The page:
The Directive on open data and the re-use of public sector information provides a common legal framework for a European market for government-held data (public sector information). It is built around two key pillars of the internal market: transparency and fair competition.

The Directive on open data and the re-use of public sector information, also known as the ‘Open Data Directive’ (Directive (EU) 2019/1024) entered into force on 16 July 2019. It replaces the Public Sector Information Directive, also known as the ‘PSI Directive’ (Directive 2003/98/EC) which dated from 2003 and was subsequently amended by the Directive 2013/37/EU (more about the process of this revision).

The review process that led to the adoption of the Open Data Directive was launched in 2017, when the European Commission opened a public online consultation on the review of Directive 2013/37/EU, fulfilling the periodic review obligation prescribed by the Directive. Building on the results of the consultation, together with an extensive evaluation of the Directive and an impact assessment, a proposal for a revision of the Directive was adopted by the European Commission on 25 April 2018. On 22 January 2019, negotiators from the European Parliament, the Council of the EU and the Commission reached an agreement on the revision proposed by the Commission. When adopted in June 2019, the Directive was renamed as the Open Data and Public Sector Information Directive and will make public sector and publicly funded data re-usable.

The PSI Directive focuses on the economic aspects of the re-use of information rather than on access to information by citizens. It encourages the Member States to make as much information available for re-use as possible. It addresses material held by public sector bodies in the Member States, at national, regional and local levels, such as ministries, state agencies and municipalities, as well as organisations funded mostly by or under the control of public authorities (e.g. meteorological institutes).

Since its 2013 revision, content held by museums, libraries and archives also falls within the scope of application of the Directive.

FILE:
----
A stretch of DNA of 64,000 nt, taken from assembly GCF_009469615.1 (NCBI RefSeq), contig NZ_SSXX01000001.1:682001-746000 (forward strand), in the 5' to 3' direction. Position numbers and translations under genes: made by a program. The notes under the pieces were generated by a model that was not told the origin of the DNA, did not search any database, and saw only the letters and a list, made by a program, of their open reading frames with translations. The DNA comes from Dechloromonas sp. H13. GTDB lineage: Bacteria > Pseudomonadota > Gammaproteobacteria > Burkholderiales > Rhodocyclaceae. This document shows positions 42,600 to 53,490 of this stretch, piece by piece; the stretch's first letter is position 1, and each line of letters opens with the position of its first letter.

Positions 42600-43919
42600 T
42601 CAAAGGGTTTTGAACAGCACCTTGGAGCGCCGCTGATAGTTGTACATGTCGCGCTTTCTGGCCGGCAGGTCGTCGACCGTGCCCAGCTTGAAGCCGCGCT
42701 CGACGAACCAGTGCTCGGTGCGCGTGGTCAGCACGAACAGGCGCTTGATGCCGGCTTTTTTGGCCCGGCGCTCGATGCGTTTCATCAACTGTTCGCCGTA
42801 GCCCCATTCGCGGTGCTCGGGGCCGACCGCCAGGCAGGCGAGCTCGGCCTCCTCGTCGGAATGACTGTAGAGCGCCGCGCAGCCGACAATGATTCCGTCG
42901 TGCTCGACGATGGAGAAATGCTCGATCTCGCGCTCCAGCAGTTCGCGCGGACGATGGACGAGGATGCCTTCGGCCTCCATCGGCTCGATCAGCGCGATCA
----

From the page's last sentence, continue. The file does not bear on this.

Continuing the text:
The Directive covers written texts, databases, audio files and film fragments; it does not apply to the educational, scientific and broadcasting sectors.

Summary of the open data Directive

Once fully transposed on the national level, the new rules will:

  • Stimulate the publishing of dynamic data and the uptake of Application Programme Interfaces (APIs).
  • Limit the exceptions which currently allow public bodies to charge more than the marginal costs of dissemination for the re-use of their data.
  • Enlarge the scope of the Directive to:
    • data held by public undertakings, under a specific set of rules. In principle, the Directive will only apply to data which the undertakings make available for re-use. Charges for the re-use of such data can be above marginal costs for dissemination;
    • research data resulting from public funding – Member States will be asked to develop policies for open access to publicly funded research data. New rules will also facilitate the re-usability of research data that is already contained in open repositories.
  • Strengthen the transparency requirements for public–private agreements involving public sector information, avoiding exclusive arrangements.

In addition, the Open Data Directive requires the adoption by the Commission (via a future implementing act) of a list of high-value datasets to be provided free of charge. These datasets, to be identified within a thematic range described in the Annex to the Directive, have a high commercial potential and can speed up the emergence of value-added EU-wide information products. They will also serve as key data sources for the development of Artificial Intelligence.

Implementation into national law

Member States have to transpose Directive (EU) 2019/1024 by 16 July 2021.

Please see our detailed overview of legislation implementing the former 'PSI Directive' in each EU Member State and the countries of the European Economic Area.

Towards a list of High-Value datasets

The Directive introduces the concept of high value datasets, defined as documents the re-use of which is associated with important benefits for the society and economy. They are subject to a separate set of rules ensuring their availability free of charge, in machine readable formats, provided via Application Programming Interfaces (APIs) and, where relevant, as bulk download. The thematic scope of high value datasets is provided in an Annex to the Directive.

The thematic categories of high-value datasets, as referred to in Article 13(1) of the Directive, are:

  1. Geospatial
  2. Earth observation and environment
  3. Meteorological
  4. Statistics
  5. Companies and company ownership
  6. Mobility

Within these limits, and with the assistance of a Committee composed of Member States representatives, the Commission will adopt a list of specific high value datasets by way of an implementing act, following an impact assessment.

What about the Commission's documents?

The Directive puts obligations only on Member States. Therefore the Commission has adopted a separate decision to allow re-use of its own documents - going beyond the rules of the former 'PSI Directive'.